Costs of drug development are primairly driven by the need to adhere government regulations, not because of the R&D costs. With simple adjustments, whole new drugs can be created. Those costs are actually quite low compared to the administrative burden of bringing a drug to market.
I've said it before and I'll say it again: Those regulations exist for verygoodreasons (related to both safety and efficacy). I also think you underestimate the amount of science involved in bringing a drug to market. First you have to understand the biochemistry of the disease, then you have to come up with a target molecule you think will work, then you have to figure out how to make the molecule, then you have to see if it works on a lab level (computer models/test tube reactions), then animals, then move into people where you have to move through many stages of clinical trials. You have to pay for all the drugs that never make it. Even if Pharma companies spent nothing on marketting and the minimum on lawyers and admin drug R&D would be neither cheap nor quick.
In light of this, government has to grant some form of protection. Otherwise, as you so rightly conclude, no new drugs would come to market. But to mark these innovations as a result of patents, is the world upside down.
Well what form of protection do you propose.
I never said that the innovations were the result of the patents (of course the patents are the result of the innovations) BUT that the patents provide the motivation to get on with the innovation. A tree isn't the result of the fruit grown on it, but it is probably the reason why someone's growing the tree.
Lift the regulatory burden and you have no need for patents in the drug industry.
Without regulators we can't trust the pharma companies to be honest nor their products to be safe and effective. It would be like homeopathy, except that bad drugs could actually kill you - unlike small bottles of water.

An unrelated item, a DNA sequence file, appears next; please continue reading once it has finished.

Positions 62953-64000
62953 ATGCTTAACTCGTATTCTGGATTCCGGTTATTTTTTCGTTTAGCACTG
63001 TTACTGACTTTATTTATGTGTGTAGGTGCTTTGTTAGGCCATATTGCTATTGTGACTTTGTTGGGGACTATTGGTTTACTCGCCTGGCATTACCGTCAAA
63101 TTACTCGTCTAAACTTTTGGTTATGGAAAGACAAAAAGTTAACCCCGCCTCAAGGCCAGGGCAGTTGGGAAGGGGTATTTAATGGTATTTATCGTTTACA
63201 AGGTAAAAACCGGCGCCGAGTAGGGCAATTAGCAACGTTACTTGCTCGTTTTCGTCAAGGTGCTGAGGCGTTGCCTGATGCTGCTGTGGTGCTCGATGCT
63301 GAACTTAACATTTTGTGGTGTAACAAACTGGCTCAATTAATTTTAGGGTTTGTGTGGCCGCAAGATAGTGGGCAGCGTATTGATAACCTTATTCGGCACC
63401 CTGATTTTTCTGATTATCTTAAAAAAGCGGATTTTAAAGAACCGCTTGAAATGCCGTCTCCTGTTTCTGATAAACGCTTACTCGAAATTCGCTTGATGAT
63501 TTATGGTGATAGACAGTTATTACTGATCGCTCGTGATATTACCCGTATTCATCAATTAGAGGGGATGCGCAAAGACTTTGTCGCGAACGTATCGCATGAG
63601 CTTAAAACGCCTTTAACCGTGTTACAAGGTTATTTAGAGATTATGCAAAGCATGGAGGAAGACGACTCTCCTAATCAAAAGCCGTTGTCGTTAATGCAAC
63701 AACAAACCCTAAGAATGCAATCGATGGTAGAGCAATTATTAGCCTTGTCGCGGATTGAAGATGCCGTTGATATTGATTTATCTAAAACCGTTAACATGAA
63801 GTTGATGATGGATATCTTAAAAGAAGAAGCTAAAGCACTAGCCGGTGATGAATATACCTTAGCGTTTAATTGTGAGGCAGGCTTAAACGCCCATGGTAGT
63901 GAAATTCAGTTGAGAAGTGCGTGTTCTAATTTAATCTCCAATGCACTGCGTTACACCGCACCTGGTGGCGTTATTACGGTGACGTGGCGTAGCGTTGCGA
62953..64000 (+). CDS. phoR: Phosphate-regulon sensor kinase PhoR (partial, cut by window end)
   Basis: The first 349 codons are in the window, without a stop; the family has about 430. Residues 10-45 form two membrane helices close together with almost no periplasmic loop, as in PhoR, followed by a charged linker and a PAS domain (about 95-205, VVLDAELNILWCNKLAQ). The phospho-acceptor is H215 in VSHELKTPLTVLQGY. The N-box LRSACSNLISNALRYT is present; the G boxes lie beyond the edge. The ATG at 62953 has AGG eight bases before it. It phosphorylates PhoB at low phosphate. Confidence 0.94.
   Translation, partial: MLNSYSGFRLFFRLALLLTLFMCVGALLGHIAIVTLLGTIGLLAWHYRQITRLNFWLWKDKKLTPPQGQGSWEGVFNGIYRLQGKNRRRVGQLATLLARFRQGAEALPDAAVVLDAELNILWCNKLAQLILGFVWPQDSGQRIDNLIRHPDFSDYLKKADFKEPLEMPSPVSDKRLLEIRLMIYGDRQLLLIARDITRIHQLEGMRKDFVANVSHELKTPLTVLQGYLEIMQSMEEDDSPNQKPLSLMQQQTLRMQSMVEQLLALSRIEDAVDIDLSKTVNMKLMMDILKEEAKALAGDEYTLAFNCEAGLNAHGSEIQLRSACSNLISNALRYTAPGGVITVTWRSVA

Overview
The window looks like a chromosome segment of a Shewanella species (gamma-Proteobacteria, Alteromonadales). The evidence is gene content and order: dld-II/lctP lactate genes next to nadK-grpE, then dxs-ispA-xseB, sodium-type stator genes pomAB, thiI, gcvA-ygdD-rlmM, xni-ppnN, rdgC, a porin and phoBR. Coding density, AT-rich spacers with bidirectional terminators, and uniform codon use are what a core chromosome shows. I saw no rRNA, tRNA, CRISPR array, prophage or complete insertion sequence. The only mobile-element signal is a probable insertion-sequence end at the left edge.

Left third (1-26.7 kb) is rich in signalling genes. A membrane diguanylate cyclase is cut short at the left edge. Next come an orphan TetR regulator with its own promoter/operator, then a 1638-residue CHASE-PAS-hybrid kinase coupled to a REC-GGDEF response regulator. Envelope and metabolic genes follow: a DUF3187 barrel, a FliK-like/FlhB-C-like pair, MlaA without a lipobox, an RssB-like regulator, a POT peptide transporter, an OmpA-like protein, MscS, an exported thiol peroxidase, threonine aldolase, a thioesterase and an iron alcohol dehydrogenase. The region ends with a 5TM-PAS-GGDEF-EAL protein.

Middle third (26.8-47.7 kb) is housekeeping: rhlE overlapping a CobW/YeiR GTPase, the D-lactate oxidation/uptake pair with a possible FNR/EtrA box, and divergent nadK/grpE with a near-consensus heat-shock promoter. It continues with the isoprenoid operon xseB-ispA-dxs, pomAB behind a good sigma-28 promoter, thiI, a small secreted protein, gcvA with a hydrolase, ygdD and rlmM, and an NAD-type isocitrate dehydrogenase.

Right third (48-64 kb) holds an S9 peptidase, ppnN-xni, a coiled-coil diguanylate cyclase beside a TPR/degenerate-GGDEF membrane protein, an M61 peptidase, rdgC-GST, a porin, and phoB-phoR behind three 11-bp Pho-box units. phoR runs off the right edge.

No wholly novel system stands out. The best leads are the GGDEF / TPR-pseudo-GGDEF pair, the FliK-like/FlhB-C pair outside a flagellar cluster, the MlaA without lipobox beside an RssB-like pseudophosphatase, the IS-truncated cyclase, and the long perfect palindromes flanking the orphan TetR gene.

And you haven't answered the question where will the money to develop drugs come from? The only way we could eliminate patents in R&D intensive industries would be to nationalise them and have all R&D taxpayer funded... (then "stuff" would be cheaper but taxes would be higher... and you probably couldn't integrate such a system into the global realm of IP then (until the new world order comes into force and can make everyone do it ), unless the government essentially owned the patents on everything and licensed them globally and they were only available free in your country).
Patents are anti business, dispite the fact that they are being marketed as pro business by businesses that own them.
Patents are designed to encourage business and individuals to release information, leading to the benefit of society. The bargain is simple - tell us how you do something; spend time and money inventing something useful and you can exclusively reap the benefits of that for a set period of time. They benefit society as a whole - and they're a much better method of doing business than their alternative (trade secrets).
(I'm not saying that (certain aspects of) modern patent systems aren't anti-business or anti-society - they most certainly are. But the concept of a patent in general isn't.)